They not only have the training and equipment to properly remove the mold, but they will also address the water source that allowed it to grow. They will also stand behind their work. If the home inspector finds mold, you’ll be able to go back to them and have it repaired.

Document the Remediation Process

Keep good records and save all the paperwork associated with the mold remediation. This includes the initial estimate, work order or contract, and receipts. If you have mold testing reports, save those as well.

You should also document the mold remediation process with photos whenever possible. In addition to both before and after photos, include photos of the work in process as well.

While this may seem unnecessary, documenting the process protects you in the event that the buyer files a legal claim against you during or after the sale of your home. Although unlikely, courts will usually side with the buyer when the seller cannot produce records of the mold remediation.

Do I Need to Remove Mold If I’m Selling My Home

Whenever possible, you should remove mold if you are selling your home. This ensures you get the most for your home and prevent legal action from the buyer. However, you might be able to sell a home with mold as long as you completely disclose the situation and the buyer accepts the condition of the home.

For example, in the case of short sales or low-value homes, you might be able to sell that home as-is. If you want to sell your home without removing the mold first, talk with your agent about your options and remember to include the mold issues in your disclosure agreement and listing.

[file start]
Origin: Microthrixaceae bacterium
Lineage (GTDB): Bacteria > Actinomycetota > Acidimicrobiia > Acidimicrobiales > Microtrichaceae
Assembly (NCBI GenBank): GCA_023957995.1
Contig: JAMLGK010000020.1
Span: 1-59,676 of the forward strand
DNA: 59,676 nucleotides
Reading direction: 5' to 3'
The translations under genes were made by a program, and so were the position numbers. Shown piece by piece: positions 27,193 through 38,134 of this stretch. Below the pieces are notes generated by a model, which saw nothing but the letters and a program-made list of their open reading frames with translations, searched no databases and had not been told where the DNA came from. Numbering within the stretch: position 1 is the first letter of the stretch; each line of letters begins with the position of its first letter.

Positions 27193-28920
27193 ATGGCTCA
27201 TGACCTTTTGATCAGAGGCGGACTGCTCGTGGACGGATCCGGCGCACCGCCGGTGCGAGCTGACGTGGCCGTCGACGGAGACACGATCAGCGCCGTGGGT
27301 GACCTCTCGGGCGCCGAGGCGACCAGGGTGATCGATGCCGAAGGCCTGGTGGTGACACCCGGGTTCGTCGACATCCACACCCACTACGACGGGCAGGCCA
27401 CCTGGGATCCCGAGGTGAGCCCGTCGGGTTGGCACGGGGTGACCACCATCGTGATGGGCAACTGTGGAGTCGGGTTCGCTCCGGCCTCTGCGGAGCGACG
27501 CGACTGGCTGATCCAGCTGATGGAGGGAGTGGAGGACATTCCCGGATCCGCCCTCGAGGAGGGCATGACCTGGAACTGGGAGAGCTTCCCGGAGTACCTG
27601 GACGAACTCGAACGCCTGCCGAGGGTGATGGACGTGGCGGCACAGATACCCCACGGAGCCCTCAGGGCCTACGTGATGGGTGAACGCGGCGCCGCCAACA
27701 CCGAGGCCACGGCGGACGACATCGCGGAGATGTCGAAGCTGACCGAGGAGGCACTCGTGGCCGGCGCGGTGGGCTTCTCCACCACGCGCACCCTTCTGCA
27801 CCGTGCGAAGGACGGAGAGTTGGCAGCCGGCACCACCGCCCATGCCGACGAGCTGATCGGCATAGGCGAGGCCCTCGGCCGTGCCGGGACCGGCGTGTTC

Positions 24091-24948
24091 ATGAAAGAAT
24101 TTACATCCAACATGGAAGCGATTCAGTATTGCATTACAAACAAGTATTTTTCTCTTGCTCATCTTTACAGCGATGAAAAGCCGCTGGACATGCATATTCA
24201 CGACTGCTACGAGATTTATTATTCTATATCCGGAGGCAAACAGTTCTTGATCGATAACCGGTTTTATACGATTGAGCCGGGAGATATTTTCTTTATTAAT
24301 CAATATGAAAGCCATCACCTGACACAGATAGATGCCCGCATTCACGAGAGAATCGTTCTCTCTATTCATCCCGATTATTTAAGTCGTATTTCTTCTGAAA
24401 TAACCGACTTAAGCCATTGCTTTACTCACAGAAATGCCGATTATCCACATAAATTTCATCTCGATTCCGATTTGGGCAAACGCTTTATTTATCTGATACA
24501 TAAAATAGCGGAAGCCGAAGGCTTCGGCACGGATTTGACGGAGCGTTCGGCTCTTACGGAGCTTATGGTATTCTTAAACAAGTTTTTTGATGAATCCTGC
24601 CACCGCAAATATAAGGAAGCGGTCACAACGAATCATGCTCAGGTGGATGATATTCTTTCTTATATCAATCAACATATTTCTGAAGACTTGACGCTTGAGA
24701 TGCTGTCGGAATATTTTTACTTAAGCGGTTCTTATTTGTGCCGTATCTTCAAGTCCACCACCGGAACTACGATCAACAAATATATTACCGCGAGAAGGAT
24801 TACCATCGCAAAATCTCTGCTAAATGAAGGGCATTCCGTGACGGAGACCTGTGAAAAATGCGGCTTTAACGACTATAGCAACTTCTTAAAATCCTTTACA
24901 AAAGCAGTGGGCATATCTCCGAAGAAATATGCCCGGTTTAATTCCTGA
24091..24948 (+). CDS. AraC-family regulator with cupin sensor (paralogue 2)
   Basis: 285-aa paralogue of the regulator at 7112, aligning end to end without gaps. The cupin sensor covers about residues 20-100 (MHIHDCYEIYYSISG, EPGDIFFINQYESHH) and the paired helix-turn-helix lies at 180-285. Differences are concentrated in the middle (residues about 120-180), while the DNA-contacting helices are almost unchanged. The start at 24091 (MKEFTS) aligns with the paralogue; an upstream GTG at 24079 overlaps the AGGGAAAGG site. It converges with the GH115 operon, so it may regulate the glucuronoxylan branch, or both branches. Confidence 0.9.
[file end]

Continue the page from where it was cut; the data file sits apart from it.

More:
What to do If You Are Buying a Home With Mold

Most states require sellers to disclose problems like mold prior to listing their home. Review the disclosure agreement with your agent if you have any concerns. If you choose to move forward, you can request a mold inspection to validate the situation. From there, you can also include mold removal services as part of your purchase agreement.

Ask For a Mold Inspection

As the buyer, you can request that the seller performs a mold inspection if you are concerned there is an issue. In most cases, you’ll need to do this as part of an offer. Your agent can assist you with how to proceed.

You should definitely request a mold inspection if you see visible mold or signs of water damage. Other cautionary signs include moldy or musty smells, strong bleach odors, damaged or deteriorating surfaces, and areas that look like they were recently repaired.

Request Mold Remediation

If the mold inspection comes back positive for mold, you can then request that the seller makes repairs. As such, you would make the sale of the home contingent upon mold removal from a licensed and certified contractor.

They will hire a mold remediation company to remove the mold and repair the source of water that caused it. Additionally, they will perform mold inspections and air quality tests afterward to ensure the work is done properly.

Require Proof of the Mold Removal

Once the mold is removed, ask for copies of the mold tests to ensure the job is completed properly and to your satisfaction. In addition to those reports, you may also consider getting an independent mold inspection for your own peace of mind.

Additionally, ask for the name and contact information of the contractor that performed the work in case there are any issues in the immediate future. In most cases, you can contact them directly to address the issue if mold repairs within a few weeks of the sale.

Get a Mold Inspection Before Buying or Selling a Home

Whether you are selling a home with mold or are concerned the home you are buying has mold, get a mold inspection now. With mold remediation experts across the country, find a mold inspection and removal company near you today.

Choose from our listings of licensed and certified mold removal contractors or call 1-888-443-3110 now to speak with our on-call mold remediation company in your area. They offer same day service and accept all insurances.